It wasn’t a bombshell announcement or a major upcoming change for the industry, but the Federal Reserve Bank’s upcoming rollout of a new payments platform contained a subtle but important bit of good news for the future of check payments in the United States. Last month at the RDC Forum: Atlanta – a new event hosted by RemoteDepositCapture.com – a Fed spokesperson outlined a new unified platform for processing check and ACH transactions that’s expected to make its debut at the central bank later this year.
To be sure, the new platform does not appear to require any massive changes in the way financial institutions handle checks; it is mainly a modernization that makes the Fed’s own internal systems more efficient and cost-effective. (Also proposed, but not in detail: a possible repository where banks could verify whether a check had already been deposited somewhere else.) In any case, that’s still great news for the paper check, and here’s why.
About a year and a half ago, Digital Check’s own series of research papers, titled The Disappearing Check, used existing trends to predict how long the paper check would continue to exist in the United States and in what numbers. In the final installment of the series, we attempted to map out the endgame as the number of checks approached zero, drawing partly on the experiences of other countries that had decided either to phase out or modernize their national check processing systems.
After a lot of dry calculations to account for things such as population density and per-capita check usage, we concluded that:
1) The end of the check will not be a gradual decline to zero checks written, but more likely an organized phase-out by the industry and/or regulators; and
2) For that to happen, the number of checks written in the U.S. would need to drop to about one-sixth of their current total – that is, to 3 billion checks per year or less.
The reasoning behind all of the above was that well before the last person stopped writing checks on his/her own, the industry would decide that the overhead costs of running a nationwide system for processing them were simply not worth it any longer, and would move to formally phase them out. Based on the actions of other countries – most notably the UK, which voted to do exactly that, then reversed course and modernized its check clearing system – it appeared the tipping point of the cost-benefit relationship was still quite a way off for the U.S. (citizens of all other countries in the world write significantly fewer checks per capita than Americans do).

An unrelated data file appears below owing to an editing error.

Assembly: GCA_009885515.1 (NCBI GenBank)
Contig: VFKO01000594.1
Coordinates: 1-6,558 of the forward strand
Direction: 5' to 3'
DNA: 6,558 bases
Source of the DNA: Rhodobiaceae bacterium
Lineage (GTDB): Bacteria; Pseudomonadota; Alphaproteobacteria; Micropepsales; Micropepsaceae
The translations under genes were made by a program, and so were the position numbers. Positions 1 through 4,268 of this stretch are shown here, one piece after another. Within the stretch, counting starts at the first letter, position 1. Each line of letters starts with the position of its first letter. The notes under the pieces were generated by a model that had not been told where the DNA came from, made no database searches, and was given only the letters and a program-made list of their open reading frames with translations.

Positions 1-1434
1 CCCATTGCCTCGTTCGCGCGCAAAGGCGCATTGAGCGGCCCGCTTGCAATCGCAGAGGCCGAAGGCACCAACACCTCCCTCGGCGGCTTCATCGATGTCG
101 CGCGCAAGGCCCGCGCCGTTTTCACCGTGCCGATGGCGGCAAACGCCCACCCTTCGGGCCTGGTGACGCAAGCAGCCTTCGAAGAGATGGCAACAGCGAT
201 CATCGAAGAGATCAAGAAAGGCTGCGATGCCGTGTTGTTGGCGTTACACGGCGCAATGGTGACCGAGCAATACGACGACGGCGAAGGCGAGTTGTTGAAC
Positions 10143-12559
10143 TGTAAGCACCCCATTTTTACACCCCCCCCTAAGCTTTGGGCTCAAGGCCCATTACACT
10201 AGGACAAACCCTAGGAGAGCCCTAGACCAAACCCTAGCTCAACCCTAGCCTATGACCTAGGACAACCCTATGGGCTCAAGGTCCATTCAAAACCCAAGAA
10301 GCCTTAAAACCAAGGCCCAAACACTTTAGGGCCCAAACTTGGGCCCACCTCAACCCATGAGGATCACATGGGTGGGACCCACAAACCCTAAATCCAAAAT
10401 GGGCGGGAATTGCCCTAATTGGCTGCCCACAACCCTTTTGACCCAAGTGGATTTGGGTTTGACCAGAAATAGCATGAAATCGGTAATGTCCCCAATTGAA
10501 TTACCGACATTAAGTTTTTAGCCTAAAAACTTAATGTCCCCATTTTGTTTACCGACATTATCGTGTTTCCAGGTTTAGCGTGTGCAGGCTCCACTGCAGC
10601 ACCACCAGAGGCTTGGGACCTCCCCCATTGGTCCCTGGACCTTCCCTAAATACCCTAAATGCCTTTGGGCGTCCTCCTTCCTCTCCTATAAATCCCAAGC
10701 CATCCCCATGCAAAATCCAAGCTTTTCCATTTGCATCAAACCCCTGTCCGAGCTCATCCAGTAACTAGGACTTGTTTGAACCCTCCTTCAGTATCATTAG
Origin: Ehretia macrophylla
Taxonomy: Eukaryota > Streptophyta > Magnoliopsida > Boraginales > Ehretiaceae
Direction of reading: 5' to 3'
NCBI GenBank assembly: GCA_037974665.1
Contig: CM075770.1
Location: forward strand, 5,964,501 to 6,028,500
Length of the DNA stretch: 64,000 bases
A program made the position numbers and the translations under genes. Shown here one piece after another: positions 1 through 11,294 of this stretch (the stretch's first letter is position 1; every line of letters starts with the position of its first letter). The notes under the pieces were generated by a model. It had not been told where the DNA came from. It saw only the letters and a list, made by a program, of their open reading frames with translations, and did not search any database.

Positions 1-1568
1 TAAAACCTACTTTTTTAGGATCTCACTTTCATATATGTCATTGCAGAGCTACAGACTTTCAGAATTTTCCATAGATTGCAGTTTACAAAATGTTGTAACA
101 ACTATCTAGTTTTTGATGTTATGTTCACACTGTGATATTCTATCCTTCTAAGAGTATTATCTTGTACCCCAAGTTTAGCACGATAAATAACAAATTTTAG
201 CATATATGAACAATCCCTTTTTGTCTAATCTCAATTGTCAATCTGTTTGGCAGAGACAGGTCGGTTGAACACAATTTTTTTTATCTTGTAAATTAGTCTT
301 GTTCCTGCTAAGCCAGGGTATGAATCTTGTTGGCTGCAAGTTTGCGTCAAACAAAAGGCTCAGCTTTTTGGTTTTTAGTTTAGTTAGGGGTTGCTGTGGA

The Fed’s new processing platform should make the cost side of the equation a lot friendlier: The less each check costs to process, the less grumbling there will be about the overhead, and the longer it should take to reach the phase-out point. Should the idea come to pass, a central repository for duplicate verification would almost certainly drive down the fraud and risk costs associated with RDC, pushing the volume “floor” for checks even lower.
It should be noted that some sort of automated duplicate detection is a common practice for other countries that have recently introduced check scanning in one form or another. The fact that the U.S. went first in adopting electronic check processing meant that many technologies taken for granted today didn’t exist when we built our original clearing infrastructure. However, a major overhaul of the central platform brings with it the opportunity to include more modern upgrades – and we’re certain this is one that everyone except the criminals will appreciate.
It’s yet another piece of welcome news for the check, which after years of being left for dead, finally saw its steep decline come to a near-halt in the latest official numbers released in the 2016 Federal Reserve Payments Study. If past trends had held up, the number of checks written in this country would have been projected to drop to zero by the year 2021. But at the rate uncovered in the most recent study, that won’t happen until late 2038. There’s no telling whether the Fed’s modernization initiative will affect things that far into the future, but it’s certainly a positive sign for the short and middle term.